Navigating the health risks of COVID-19 in the endemic era
After a long three years filled with lockdowns, mask mandates, social distancing, remote learning and a surge of anxiety, the federal public health emergency put in place in March 2020 by then-President Donald Trump expired last week.
According to the government, COVID-19 is now an endemic, rather than a pandemic, which means it's a disease that is still around, but is not causing significant disruption to our daily lives.
But according to the Centers for Disease Control and Prevention, more than 1000 people are still dying of the disease in the U.S. each week.
So how should people navigate this new phase of the disease, that is still a big risk to vulnerable populations, including the elderly, those with chronic health conditions and immunocompromised people?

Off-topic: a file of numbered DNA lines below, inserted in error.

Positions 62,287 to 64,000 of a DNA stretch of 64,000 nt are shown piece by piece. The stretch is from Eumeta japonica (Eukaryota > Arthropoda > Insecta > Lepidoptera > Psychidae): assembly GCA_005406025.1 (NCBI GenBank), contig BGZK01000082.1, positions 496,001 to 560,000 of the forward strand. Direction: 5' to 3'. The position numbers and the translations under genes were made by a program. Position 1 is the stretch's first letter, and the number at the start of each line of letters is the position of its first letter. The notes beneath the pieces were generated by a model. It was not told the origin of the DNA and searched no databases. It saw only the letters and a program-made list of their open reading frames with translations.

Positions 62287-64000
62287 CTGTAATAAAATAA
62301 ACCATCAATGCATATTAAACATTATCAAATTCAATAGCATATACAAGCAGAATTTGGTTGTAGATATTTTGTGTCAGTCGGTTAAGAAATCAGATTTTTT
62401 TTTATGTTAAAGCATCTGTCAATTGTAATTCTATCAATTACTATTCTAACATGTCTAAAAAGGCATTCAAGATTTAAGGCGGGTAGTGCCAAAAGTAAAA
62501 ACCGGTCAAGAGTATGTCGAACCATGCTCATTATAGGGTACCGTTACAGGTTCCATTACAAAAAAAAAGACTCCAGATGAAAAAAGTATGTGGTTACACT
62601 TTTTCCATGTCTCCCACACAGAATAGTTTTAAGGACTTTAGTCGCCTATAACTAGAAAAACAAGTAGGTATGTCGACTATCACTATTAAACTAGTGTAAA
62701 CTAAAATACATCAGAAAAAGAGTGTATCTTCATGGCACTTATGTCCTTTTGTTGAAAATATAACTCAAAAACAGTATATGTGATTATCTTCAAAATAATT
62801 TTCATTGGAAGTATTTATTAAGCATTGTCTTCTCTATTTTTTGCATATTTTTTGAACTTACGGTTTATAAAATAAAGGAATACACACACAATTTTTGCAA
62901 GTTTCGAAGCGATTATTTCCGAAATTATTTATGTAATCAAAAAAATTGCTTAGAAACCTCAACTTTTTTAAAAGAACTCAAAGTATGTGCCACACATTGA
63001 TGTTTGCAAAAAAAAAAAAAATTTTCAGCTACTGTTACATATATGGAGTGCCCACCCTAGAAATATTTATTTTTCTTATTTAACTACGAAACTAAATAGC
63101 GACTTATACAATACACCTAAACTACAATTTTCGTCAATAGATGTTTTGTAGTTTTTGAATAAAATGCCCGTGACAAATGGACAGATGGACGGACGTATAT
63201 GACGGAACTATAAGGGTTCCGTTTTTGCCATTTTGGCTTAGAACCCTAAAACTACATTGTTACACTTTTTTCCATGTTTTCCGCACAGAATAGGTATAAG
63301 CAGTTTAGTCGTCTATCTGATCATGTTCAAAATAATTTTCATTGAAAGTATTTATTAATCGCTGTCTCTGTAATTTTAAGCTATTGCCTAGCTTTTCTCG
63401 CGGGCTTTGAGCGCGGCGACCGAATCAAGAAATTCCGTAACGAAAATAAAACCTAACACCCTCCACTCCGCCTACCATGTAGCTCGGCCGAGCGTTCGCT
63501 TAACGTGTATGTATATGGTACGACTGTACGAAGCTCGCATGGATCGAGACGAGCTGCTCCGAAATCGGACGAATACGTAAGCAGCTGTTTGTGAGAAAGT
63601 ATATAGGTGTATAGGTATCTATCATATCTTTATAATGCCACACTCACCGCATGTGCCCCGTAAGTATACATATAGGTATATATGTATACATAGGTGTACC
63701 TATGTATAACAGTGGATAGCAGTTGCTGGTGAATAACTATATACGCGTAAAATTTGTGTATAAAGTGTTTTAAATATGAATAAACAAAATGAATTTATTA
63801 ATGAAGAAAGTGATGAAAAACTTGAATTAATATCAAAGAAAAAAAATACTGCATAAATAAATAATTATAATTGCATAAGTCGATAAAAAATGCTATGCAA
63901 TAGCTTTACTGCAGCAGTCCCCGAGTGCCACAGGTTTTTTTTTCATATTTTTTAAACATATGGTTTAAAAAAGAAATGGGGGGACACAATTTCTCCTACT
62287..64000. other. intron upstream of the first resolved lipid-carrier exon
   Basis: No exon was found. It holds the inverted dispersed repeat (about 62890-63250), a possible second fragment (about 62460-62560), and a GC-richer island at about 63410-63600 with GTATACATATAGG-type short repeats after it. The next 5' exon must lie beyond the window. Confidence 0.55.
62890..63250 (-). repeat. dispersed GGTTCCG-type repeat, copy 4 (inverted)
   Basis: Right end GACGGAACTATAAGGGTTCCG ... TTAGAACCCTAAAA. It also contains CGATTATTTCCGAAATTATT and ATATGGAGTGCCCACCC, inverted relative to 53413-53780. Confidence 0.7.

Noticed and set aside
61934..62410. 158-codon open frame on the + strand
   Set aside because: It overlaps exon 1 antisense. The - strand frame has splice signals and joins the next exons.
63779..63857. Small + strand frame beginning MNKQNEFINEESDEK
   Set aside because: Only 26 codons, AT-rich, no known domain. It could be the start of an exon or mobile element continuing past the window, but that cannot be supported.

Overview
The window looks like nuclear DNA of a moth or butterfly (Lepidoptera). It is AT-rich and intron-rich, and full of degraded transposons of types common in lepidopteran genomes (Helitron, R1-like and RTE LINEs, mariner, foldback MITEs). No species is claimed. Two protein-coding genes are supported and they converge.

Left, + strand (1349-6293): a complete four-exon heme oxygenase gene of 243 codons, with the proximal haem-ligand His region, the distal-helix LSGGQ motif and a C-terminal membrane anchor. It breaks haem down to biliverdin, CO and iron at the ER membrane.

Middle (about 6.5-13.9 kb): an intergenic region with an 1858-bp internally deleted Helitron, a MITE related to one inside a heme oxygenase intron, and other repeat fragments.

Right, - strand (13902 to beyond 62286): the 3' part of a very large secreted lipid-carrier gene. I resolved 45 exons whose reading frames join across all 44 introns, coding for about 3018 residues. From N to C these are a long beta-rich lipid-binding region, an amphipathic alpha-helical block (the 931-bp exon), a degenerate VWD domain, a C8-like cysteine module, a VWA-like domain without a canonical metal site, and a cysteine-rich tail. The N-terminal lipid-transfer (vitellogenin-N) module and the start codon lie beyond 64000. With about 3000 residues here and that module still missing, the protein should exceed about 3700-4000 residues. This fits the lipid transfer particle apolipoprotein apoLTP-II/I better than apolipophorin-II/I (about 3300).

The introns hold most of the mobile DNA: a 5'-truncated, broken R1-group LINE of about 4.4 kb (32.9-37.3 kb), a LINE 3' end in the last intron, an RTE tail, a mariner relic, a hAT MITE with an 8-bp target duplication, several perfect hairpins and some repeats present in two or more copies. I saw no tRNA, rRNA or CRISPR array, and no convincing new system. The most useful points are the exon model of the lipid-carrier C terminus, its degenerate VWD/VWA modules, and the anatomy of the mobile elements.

We'll talk to a Cleveland Clinic doctor about the next phase of COVID-19 on Tuesday's "Sound of Ideas."
Later in this hour, we'll learn about Case Western Reserve University law students working to keep residents of Cleveland's Buckeye-Woodhill neighborhood in their homes.
Then, we'll meet Cleveland author Justin A. Reynolds, who began his love for writing through the Ohio contest, Power of the Pen, and is in town to address student competitors this week.
-Raed Dweik, MD, Pulmonologist, Cleveland Clinic
-Matthew Rossman, Professor of Law, Case Western Reserve University
-Debbie Wilber, Associate Director & Research Associate, National Initiative on Mixed-Income Communities, Case Western Reserve University
-Rebecca Kimmelfield, Law student, Case Western Reserve University
-Carrie Wise, Deputy Editor, Arts & Culture, Ideastream Public Media
-Justin A. Reynolds, Author